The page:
Wednesday, 19 November 2014

Books – Emma, by Alexander McCall Smith

AKA: In which I rant at length about Jane Austen.

After reviewing the modernised Sense and Sensibility and Northanger Abbey, I’ve been excitedly waiting for the next installation of the Austen Project. For those less obsessed with Jane Austen than me, the Austen Project, is a new series, in which six novelists each take one of Austen’s novels, and rewrite a modernised version set in today’s world. As a massive fan of Jane Austen’s novels and a massive fan of adaptations of Jane Austen’s novels, you can understand why I’m excited by this project – and also why I’m a bit disappointed   

The latest release is Alexander McCall Smith’s rewriting of Emma. I was especially curious to read this as I’ve really liked the other modern adaptations of Emma that I’ve come across – the 1995 film Clueless and the recent youtube vlog adaptation Emma Approved. Both of these were, for me, somewhat more successful that McCall Smith’s adaptation. Don’t get me wrong - I did enjoy the modern retelling of Emma. It’s probably impossible for me to read or watch anything related to Jane Austen without enjoying it at least a bit. And the novel is certainly an easy read. As with Sense and Sensibility, I read it pretty much in one sitting. Mr Woodhouse is done perfectly. I love that Philip Elton gets arrested for drunk driving. I like the hints that Emma befriends Harriet partly because she’s physically attracted to her. It was a bit random, but it was deliciously random, even if it seemed to lead nowhere. There was a lot in this book that I loved; I figure I should make that clear before I launch into what I thought let it down.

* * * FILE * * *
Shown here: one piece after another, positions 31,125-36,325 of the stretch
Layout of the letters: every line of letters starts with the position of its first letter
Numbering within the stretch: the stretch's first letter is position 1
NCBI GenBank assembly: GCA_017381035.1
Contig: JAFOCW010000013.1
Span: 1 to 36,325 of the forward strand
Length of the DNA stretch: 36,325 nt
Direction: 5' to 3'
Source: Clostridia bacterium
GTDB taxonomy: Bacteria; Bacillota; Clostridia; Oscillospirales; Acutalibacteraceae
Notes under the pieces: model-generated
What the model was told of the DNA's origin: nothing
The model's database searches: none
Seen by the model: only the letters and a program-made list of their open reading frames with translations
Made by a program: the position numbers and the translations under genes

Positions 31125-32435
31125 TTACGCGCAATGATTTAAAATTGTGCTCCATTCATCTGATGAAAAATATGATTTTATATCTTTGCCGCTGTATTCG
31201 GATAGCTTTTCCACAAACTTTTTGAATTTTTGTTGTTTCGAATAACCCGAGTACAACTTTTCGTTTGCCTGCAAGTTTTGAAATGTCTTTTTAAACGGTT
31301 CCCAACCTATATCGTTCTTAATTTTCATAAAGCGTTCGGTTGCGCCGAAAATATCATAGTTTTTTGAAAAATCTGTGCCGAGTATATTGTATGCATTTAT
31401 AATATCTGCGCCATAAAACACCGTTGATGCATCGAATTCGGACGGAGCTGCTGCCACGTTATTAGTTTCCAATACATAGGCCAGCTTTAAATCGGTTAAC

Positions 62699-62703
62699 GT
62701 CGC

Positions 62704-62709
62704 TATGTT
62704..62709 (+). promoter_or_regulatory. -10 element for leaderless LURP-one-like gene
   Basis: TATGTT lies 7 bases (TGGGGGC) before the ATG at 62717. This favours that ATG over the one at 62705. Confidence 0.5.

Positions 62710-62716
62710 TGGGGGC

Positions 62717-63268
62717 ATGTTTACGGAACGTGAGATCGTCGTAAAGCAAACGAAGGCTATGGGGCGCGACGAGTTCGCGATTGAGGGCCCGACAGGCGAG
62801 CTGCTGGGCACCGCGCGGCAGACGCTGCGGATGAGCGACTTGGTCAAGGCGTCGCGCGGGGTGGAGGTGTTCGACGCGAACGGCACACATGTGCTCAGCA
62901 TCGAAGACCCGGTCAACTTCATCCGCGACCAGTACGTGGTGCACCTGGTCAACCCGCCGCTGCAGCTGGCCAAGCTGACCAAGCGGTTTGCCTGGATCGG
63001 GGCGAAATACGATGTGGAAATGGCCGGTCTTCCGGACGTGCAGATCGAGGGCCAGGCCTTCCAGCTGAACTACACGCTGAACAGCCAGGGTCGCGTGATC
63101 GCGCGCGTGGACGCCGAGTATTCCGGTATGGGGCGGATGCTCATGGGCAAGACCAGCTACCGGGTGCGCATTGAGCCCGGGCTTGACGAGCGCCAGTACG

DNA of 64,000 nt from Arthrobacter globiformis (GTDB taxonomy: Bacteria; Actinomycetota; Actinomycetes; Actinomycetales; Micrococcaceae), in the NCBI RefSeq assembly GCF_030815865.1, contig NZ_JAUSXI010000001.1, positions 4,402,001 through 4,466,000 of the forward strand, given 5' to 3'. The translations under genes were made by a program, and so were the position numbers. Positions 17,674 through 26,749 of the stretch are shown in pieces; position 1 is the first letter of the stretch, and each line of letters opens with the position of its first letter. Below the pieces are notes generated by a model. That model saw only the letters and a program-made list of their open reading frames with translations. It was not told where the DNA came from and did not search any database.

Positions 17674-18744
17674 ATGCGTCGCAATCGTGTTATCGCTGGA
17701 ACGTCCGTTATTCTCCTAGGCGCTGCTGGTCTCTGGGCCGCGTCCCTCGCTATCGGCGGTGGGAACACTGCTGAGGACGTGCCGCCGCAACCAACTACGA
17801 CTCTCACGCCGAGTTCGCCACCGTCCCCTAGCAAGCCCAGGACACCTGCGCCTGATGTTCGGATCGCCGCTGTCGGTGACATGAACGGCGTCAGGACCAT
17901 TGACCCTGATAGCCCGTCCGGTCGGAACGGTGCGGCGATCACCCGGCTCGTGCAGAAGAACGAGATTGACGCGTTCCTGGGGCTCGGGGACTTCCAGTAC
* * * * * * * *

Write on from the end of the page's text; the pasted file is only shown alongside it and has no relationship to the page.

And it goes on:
As with Joanna Trollope’s Sense and Sensibility and Val McDermid’s Northanger Abbey, the first thing is to do with logistics and modernisation. The strange thing about the Austen project is that these are modern adaptations of Jane Austen books – and yet the authors seem so unwilling to modernise things. Why, for example, is Miss Anne Taylor still Emma’s governess? As McCall Smith happily admits within the book, people don’t have governesses nowadays. Mr Woodhouse ‘did not know anybody who had had a governess’, and has to search for one in an ‘old-fashioned’ country magazine. Surely if, as a writer, you have to justify your anachronisms by explaining them away as ‘old-fashioned’, that should ring alarm bells. What annoys me isn’t just the fact that having a governess feels thoroughly unmodern, but that it could have been so easily fixed. Rather than being her governess, Anne Taylor could be instead Emma’s school teacher, her neighbour, her godmother, even a tutor that she seems a few times a week. If McCall Smith really wanted her living with the Woodhouses, it wouldn’t be impossible that the Woodhouses let out one of these eleven bedrooms to a PhD student or something. There are so many ways this issue could have been sorted out.

I have a similar problem with Miss Taylor’s engagement to James Weston. They get engaged within two weeks. Two weeks. Two weeks. There is just no way whatsoever that, in the twenty-first century, Miss Taylor could get engaged to a man she’s been going out with for two weeks, and that none of her friends, especially Emma, wouldn’t turn around and say, what, are you mad? If they’d been together six months, even three months, if would have been quick but believable. Two weeks is just preposterous. This too would be easy to fix; McCall Smith could simply make Emma set Mr Weston and Miss Taylor up several months or a year prior to the summer in which the book’s mainly set. They could then get engaged and/or move in together at the start of the main plot.